Metabolic complications among Korean patients with HIV infection: The Korea HIV/AIDS cohort study

Korea HIV/AIDS Cohort Study

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16 Citations (Scopus)


Currently, metabolic complications are the most common problem among human immunodeficiency virus (HIV)-infected patients, with a high incidence. However, there have been very few studies regarding metabolic abnormalities published in Asia, especially in Korea. This cross-sectional study was performed to investigate the prevalence of and risk factors for metabolic abnormalities in 1,096 HIV-infected patients of the Korea HIV/AIDS cohort study enrolled from 19 hospitals between 2006 and 2013. Data at entry to cohort were analyzed. As a result, the median age of the 1,096 enrolled subjects was 46 years, and most patients were men (92.8%). The metabolic profiles of the patients were as follows: median weight was 63.8 kg, median body mass index (BMI) was 22.2 kg/m2, and 16.4% of the patients had a BMI over 25 kg/m2. A total of 5.5% of the patients had abdominal obesity (waist/hip ratio ≥ 1 in men, ≥ 0.85 in women). Increased levels of fasting glucose, total cholesterol, low-density lipoprotein (LDL) cholesterol, and triglycerides were present in 10.4%, 6.0%, 5.5%, and 32.1% of the patients. Decreased high-density lipoprotein (HDL) cholesterol levels were observed in 44.2% of the patients. High systolic blood pressure was present in 14.3% of the patients. In multivariate analysis, high BMI and the use of protease inhibitors (PIs) were risk factors for dyslipidemia in HIVinfected patients. In conclusion, proper diagnosis and management should be offered for the prevalent metabolic complications of Korean HIV-infected patients. Further studies on risk factors for metabolic complications are needed.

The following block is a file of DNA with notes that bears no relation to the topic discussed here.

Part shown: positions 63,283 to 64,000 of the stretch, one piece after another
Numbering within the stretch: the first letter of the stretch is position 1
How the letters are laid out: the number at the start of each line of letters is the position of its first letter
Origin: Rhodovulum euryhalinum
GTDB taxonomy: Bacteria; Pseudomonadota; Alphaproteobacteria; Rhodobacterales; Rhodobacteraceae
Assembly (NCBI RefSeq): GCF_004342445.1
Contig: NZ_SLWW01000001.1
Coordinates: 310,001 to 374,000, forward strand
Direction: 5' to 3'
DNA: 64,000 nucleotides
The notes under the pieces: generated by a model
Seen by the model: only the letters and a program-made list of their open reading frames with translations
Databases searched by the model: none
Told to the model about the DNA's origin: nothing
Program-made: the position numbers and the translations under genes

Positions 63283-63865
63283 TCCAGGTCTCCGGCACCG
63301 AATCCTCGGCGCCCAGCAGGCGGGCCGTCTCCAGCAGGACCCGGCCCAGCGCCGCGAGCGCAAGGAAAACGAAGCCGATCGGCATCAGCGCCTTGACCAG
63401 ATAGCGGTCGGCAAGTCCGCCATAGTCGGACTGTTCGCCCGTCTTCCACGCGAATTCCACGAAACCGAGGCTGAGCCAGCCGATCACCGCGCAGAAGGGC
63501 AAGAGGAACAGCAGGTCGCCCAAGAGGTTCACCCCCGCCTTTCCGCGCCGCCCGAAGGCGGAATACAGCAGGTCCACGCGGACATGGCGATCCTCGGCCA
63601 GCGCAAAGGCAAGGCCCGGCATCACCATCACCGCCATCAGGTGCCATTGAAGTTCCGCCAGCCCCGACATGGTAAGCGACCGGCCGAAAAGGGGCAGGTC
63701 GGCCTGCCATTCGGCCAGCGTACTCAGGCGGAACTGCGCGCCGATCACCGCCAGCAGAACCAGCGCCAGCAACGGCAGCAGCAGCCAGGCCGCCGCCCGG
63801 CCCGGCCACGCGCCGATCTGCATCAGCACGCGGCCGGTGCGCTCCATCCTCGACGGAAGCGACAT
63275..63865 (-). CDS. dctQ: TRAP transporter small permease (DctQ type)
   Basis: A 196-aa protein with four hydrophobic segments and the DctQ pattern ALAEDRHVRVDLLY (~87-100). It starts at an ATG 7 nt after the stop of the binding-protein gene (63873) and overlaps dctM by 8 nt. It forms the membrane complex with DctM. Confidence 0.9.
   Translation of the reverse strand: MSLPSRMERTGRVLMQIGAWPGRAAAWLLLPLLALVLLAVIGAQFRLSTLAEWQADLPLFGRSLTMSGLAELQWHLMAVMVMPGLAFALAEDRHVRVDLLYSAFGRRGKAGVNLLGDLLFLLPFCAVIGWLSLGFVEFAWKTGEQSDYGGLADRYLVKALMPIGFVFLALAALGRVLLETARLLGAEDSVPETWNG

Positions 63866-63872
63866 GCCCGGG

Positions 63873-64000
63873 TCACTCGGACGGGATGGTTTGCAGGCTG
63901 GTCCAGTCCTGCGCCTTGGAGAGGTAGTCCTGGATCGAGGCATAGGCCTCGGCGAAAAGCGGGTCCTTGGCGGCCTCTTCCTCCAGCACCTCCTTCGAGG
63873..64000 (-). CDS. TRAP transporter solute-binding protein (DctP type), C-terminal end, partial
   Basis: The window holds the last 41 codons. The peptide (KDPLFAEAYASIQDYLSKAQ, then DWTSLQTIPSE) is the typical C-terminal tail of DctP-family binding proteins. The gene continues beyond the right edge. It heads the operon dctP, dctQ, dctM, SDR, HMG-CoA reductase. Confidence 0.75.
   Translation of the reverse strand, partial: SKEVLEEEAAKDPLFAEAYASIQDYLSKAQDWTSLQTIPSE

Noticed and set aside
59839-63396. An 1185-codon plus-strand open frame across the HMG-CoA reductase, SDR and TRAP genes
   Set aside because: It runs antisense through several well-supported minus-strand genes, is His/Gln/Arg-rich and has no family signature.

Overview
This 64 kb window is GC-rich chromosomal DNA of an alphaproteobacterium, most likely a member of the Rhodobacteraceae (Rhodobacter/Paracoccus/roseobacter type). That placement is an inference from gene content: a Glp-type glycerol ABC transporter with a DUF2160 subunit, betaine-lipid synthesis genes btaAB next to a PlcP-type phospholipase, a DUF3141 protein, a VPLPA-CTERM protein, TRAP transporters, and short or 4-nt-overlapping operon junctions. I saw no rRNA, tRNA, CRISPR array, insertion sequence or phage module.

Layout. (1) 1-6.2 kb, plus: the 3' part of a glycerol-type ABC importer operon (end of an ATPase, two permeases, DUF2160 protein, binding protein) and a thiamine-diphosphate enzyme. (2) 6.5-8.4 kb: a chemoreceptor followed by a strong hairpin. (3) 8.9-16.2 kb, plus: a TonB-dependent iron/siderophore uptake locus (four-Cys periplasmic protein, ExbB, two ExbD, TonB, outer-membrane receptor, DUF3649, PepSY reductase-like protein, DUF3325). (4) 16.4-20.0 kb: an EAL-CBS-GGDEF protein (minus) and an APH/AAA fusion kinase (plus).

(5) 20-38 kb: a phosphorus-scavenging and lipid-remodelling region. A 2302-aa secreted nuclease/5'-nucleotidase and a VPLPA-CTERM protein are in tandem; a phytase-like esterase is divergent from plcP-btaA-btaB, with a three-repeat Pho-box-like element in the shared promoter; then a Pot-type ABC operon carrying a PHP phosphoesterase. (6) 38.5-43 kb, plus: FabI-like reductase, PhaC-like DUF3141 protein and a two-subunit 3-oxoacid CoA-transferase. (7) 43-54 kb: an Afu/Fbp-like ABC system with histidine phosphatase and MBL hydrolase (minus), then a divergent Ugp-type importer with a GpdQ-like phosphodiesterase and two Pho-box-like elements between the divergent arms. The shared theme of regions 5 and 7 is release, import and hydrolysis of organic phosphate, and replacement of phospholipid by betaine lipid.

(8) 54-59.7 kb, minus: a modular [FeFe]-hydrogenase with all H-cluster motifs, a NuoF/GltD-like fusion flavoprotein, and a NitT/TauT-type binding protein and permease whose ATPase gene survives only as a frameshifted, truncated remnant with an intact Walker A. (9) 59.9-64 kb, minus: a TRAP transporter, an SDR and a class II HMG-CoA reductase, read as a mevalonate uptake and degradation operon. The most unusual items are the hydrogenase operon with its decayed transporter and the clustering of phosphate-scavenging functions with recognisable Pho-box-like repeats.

Original languageEnglish
Pages (from-to)1268-1274
Number of pages7
JournalJournal of Korean medical science
Issue number8
Publication statusPublished - 2017 Aug 1


  • Dyslipidemia
  • HIV infection
  • Metabolic complication
  • Protease inhibitor

ASJC Scopus subject areas

  • Medicine(all)


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